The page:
Ynet did an investigative piece about Dr. Elan Kartan last year. Journalist Adir Yanko met with him, and he promised to deal with the issues. Since then, despite the backlash from the investigation, he has continued his work as usual, albeit cautiously "There are ways to deal with it," he told me about my younger brother, "especially when he's very young. Unfortunately, there is no guarantee of success; every case on its merits ... My service costs a lot of money." He declined to comment further for this piece.
More and more ultra-Orthodox and religious professionals —psychologists, sociologists and others — have agreed to deal with conversion therapy; some have even offered themselves, promising miracles and wonders. And then there was David Grushko, who defines himself as a homeopathy therapist and simply offered me homeopathic pills, "which will help you develop more feminine traits so that your sexual attraction will be towards boys and not girls."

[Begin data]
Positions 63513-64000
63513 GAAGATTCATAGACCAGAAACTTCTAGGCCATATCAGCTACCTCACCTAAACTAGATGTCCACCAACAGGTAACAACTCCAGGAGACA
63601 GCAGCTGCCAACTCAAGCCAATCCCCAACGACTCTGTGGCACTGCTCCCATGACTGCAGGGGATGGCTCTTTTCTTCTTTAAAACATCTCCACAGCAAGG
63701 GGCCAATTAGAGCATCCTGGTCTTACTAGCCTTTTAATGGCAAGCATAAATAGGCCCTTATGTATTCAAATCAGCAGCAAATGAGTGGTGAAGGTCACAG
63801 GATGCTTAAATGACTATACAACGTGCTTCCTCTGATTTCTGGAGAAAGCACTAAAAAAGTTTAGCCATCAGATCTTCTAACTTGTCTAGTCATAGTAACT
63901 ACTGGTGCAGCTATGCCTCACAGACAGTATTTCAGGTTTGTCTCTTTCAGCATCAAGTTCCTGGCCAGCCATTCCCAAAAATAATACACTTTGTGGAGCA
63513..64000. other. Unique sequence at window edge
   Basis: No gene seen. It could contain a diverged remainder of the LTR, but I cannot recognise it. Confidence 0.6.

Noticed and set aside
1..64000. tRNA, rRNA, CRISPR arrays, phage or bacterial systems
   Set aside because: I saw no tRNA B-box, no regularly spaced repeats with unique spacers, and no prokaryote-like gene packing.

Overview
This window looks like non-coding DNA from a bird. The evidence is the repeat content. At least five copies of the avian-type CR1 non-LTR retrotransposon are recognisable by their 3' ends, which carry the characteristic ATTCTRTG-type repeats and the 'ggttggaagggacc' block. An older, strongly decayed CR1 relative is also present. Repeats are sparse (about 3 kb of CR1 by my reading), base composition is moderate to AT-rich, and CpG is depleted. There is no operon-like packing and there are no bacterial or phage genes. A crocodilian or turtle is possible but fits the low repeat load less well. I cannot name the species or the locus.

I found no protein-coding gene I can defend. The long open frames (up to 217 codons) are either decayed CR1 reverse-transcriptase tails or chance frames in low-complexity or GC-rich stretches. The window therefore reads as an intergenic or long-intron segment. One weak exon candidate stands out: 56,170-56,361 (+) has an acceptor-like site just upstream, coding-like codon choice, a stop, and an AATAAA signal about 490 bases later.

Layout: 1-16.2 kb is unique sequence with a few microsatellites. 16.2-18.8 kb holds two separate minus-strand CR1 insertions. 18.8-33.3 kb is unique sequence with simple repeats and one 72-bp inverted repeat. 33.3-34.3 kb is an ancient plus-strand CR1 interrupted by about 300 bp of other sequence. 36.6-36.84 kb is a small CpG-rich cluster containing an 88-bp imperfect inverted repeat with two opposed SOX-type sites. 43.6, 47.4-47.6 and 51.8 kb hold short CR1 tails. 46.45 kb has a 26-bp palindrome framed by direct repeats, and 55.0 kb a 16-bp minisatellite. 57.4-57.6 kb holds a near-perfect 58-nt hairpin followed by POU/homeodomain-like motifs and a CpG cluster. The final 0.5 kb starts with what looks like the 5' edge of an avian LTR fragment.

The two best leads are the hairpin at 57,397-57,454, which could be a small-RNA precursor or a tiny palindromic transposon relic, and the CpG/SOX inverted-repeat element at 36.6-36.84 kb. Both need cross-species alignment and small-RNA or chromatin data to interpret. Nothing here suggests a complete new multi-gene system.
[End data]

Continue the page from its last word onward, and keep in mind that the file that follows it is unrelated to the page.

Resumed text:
Did it help anyone? "Yes, they have changed," he says. Like Bitkin, he suggests that "if you seek sexual satisfaction, do it yourself and not with anyone else... because once you are used to getting sexual satisfaction from another woman, it will be harder for you to think that you can get it from a man."
"I believe in free choice, so everyone will do as he wishes, including in the sexual realm," Grushko says in response. "I also believe that the world has laws that cannot be changed by man, which are expressed in all natural laws — based on male and female. Homeopathy connects a person to their internal strengths and from there the person gathers the strength to choose a new path in life."